Heart disease is the number one killer of men and women in the U.S., beating all forms of cancer combined. The stakes are even higher for the 16 million Americans with diabetes, but a new study shows one medication used to control blood pressure could play a bigger role in preventing heart disease and stroke.
Sylvia Hyatt works hard to keep her diabetes in check.
"I watch what I eat, I try to walk and do what I can. I try to reduce my stress."
But her condition also makes her a prime candidate for heart disease.
"Diabetes is a very important risk factor for heart disease. In fact, it’s a stronger risk factor in women than it is in men," says Dr. Lori Mosca.
Diabetes, age, family history, smoking and race can all put you at risk for heart disease; controlling risk factors, like blood pressure and cholesterol, can help dramatically.
"Blood pressure control is critical to not only preventing a heart attack, but also reducing the risk of stroke."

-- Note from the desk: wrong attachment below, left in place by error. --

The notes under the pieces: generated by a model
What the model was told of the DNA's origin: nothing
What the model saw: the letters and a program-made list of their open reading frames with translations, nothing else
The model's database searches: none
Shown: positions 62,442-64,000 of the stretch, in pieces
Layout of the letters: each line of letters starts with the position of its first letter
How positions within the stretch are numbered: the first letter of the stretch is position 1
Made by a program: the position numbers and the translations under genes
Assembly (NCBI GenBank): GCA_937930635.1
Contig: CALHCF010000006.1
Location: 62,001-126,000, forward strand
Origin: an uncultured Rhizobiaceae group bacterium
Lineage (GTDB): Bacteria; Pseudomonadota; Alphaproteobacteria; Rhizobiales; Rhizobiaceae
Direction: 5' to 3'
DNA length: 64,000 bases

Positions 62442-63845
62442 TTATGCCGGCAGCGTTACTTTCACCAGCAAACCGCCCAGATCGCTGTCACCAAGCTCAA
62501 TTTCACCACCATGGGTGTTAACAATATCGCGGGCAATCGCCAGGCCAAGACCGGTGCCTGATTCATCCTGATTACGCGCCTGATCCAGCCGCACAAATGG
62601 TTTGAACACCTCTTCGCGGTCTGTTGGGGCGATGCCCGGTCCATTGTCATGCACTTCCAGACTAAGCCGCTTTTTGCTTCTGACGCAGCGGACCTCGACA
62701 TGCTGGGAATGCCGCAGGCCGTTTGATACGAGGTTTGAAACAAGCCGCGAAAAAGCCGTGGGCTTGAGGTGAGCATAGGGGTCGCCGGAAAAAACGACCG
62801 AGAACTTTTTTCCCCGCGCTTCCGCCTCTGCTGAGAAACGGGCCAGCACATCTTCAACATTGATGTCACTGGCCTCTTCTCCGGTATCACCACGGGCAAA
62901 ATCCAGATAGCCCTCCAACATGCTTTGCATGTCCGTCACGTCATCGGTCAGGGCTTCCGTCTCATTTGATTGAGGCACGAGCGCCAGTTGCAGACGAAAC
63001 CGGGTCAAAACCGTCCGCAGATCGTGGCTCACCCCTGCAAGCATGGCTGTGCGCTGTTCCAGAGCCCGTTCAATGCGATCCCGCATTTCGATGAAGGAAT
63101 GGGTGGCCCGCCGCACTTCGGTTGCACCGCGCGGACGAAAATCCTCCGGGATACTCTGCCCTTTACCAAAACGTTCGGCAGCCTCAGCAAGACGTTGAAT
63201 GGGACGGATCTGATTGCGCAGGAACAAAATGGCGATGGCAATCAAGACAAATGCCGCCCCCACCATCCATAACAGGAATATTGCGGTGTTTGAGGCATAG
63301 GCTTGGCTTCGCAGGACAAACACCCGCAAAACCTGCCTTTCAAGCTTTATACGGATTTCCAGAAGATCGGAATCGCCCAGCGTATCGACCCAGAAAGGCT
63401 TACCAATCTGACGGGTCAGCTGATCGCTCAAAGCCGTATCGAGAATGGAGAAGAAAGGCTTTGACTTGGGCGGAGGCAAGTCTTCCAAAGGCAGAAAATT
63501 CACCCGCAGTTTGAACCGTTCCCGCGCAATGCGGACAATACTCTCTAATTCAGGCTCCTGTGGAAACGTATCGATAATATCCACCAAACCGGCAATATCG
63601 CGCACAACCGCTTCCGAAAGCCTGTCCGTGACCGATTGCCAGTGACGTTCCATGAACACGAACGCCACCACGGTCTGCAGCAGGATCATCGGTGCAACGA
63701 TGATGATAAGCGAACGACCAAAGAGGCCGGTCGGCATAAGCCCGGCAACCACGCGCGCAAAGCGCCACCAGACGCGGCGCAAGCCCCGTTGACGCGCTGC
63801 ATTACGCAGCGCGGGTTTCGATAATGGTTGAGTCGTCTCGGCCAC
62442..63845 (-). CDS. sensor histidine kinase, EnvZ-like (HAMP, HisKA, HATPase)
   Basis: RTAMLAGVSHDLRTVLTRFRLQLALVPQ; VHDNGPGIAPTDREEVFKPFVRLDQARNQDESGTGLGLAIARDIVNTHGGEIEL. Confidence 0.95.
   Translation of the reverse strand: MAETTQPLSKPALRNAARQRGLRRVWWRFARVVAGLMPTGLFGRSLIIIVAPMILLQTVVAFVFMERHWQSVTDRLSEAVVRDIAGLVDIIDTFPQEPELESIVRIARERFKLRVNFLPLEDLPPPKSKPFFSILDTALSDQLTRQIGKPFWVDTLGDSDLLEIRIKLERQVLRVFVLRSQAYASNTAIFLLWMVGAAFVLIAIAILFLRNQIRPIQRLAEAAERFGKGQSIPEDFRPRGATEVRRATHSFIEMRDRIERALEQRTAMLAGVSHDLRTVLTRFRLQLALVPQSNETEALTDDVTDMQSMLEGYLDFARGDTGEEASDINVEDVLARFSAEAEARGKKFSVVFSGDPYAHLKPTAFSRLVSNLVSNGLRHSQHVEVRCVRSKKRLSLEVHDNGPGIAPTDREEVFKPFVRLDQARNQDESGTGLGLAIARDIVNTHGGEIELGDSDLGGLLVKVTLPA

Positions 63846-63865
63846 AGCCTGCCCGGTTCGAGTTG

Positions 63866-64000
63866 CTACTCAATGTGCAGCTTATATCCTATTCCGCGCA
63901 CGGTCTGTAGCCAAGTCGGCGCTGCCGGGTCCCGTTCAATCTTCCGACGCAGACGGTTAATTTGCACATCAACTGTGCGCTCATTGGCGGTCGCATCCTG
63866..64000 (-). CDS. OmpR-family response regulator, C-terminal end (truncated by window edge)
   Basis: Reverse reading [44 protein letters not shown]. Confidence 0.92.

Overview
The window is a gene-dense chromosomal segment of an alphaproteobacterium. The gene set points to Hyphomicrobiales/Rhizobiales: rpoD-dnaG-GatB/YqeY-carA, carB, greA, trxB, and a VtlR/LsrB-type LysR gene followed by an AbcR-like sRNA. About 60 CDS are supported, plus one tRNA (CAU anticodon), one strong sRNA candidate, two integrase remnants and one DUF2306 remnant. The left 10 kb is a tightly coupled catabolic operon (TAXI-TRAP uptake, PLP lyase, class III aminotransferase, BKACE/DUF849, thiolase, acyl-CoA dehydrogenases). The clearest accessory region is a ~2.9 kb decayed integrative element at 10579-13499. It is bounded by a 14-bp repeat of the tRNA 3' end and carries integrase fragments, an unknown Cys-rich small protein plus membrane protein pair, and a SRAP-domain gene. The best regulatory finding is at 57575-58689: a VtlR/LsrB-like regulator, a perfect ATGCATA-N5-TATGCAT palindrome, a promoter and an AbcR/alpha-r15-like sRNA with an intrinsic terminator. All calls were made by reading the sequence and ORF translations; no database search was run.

Traditional antihypertensive medications work well to reduce blood pressure levels, but studies show ace inhibitors have an added bonus.
"Very exciting new research has suggested that ACE inhibitors are very effective in preventing heart attacks and strokes and improving overall survival."
In a landmark trial called “the hope study”, the drug Ramipril cut the risk of heart attack in high risk patients by 22 percent and the risk of stroke by 33 percent. Two-thirds of diabetics die from some form of heart or blood vessel damage. That's why this study is so crucial for patients like Sylvia and her family.
"I want to be in their picture. I want to see them get married. I want to see them go to college. I want to see my grandkids," Sylvia says.
To learn more about the heart-saving treatments, watch our half hour medical breakthrough special on Sunday afternoon at 1:30 p.m. right here on WCTV.